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U.S. gardeners plant milkweed to sustain declining Monarch population

Monarch on Milkweed
Monarch on Milkweed
Asclepias syriaca

A decline of the monarch butterfly population has entomologists worried about their fate. Numbers are at the lowest level since monitoring began in 1993, reports The Dispatch on January 30. The annual monarch migration begins in the fall when millions of monarch butterflies wing their way from the United States to their winter home in Mexico.

According to the Monarch Butterfly Website, these black-and-orange butterflies travel 2,500 miles to reach their winter home in Mexico where they cluster together on oyamel fir trees.

Upon arrival in Mexico, these brightly colored butterflies blanket trees as thousands create a cluster of fluttering wings, bringing the area alive with color. Because of this practice, the migrating population is counted by the area it covers. At their peak in 1996, monarch butterflies covered 44.5 acres. This year the monarch butterflies are confined to a mere 1.65 acres.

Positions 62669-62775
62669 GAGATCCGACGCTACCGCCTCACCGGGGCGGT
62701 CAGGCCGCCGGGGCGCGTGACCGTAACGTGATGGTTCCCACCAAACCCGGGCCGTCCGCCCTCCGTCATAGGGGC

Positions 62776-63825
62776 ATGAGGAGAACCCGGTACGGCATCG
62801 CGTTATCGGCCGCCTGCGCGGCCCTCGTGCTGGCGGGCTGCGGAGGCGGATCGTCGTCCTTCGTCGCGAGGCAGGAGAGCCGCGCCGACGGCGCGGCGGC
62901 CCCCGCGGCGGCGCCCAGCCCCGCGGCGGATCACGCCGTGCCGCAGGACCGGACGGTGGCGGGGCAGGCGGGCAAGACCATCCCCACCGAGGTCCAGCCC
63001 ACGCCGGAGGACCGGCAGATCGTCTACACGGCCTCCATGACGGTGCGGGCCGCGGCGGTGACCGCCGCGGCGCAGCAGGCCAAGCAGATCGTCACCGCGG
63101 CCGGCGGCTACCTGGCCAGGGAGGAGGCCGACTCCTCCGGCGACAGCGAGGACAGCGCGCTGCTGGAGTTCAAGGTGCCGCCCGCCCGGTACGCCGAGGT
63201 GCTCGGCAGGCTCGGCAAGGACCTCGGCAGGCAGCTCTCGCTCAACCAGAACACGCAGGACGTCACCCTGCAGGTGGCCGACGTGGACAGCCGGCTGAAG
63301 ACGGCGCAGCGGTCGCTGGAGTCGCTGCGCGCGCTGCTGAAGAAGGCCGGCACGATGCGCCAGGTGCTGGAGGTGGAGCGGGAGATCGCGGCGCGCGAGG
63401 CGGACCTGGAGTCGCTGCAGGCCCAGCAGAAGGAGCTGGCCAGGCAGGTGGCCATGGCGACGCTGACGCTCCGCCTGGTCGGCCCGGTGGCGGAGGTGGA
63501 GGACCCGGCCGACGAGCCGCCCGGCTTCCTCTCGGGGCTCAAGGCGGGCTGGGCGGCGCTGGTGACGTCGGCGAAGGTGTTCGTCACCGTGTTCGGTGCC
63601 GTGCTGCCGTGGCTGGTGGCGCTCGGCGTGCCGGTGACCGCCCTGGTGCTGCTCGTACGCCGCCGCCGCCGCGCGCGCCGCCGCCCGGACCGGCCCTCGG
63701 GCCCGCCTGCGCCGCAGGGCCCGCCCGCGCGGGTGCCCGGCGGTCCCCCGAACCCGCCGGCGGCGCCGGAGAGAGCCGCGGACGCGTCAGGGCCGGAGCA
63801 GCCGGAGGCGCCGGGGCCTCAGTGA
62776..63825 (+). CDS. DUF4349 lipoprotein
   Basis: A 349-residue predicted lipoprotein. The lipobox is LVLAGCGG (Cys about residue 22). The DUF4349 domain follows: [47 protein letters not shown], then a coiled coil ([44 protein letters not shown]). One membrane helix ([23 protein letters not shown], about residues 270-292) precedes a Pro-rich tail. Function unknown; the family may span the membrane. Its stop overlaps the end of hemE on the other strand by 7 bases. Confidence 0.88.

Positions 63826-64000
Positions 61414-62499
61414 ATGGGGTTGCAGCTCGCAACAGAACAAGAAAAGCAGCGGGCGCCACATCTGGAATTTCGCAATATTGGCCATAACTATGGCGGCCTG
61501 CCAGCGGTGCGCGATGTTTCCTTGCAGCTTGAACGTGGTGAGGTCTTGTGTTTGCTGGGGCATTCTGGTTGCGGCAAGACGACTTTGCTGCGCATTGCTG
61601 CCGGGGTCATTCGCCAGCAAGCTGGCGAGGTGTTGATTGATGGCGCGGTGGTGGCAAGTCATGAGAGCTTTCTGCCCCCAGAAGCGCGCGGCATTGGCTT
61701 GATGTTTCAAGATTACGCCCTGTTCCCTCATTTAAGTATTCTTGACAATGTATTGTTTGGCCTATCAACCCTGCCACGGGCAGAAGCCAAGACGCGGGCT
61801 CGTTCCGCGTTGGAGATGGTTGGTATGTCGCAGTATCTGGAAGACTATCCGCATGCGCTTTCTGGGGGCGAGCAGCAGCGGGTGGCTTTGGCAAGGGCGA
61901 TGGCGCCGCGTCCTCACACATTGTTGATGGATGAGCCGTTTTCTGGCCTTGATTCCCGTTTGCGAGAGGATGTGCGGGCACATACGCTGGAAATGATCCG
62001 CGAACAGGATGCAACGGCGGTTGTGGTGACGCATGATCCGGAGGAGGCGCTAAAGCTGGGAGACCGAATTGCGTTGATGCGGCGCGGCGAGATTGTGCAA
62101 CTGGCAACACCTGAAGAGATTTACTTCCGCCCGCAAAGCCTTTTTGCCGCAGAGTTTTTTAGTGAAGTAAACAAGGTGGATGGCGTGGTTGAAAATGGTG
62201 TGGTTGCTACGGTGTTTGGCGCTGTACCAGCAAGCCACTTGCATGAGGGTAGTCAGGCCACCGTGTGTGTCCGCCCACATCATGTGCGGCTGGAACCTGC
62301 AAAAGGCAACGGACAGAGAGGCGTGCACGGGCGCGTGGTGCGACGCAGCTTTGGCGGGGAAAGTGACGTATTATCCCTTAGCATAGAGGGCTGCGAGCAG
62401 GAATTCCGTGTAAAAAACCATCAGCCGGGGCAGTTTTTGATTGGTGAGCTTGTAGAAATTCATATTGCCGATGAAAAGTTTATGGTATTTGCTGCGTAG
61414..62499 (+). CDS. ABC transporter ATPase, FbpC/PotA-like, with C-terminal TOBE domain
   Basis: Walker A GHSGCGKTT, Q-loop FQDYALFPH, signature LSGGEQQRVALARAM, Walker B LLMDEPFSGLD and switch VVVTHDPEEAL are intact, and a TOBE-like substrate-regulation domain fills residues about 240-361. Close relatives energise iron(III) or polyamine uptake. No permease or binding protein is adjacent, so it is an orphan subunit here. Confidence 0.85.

When the time arrives for the monarch to continue breeding, it wings its way north where it finds host plants for the developing caterpillars.

The common milkweed plant (Asclepias syriaca) is the primary host plant for monarch butterflies. Scientists think that part of the problem causing the decrease in numbers of monarch butterflies lies in the destruction of milkweed plants throughout the United States. Weather may also play an important role in the declining numbers of migrating monarch butterflies.

Some homeowners and gardeners along the Gulf Coast have begun planting milkweed in an attempt to provide the monarch butterfly with host plants.

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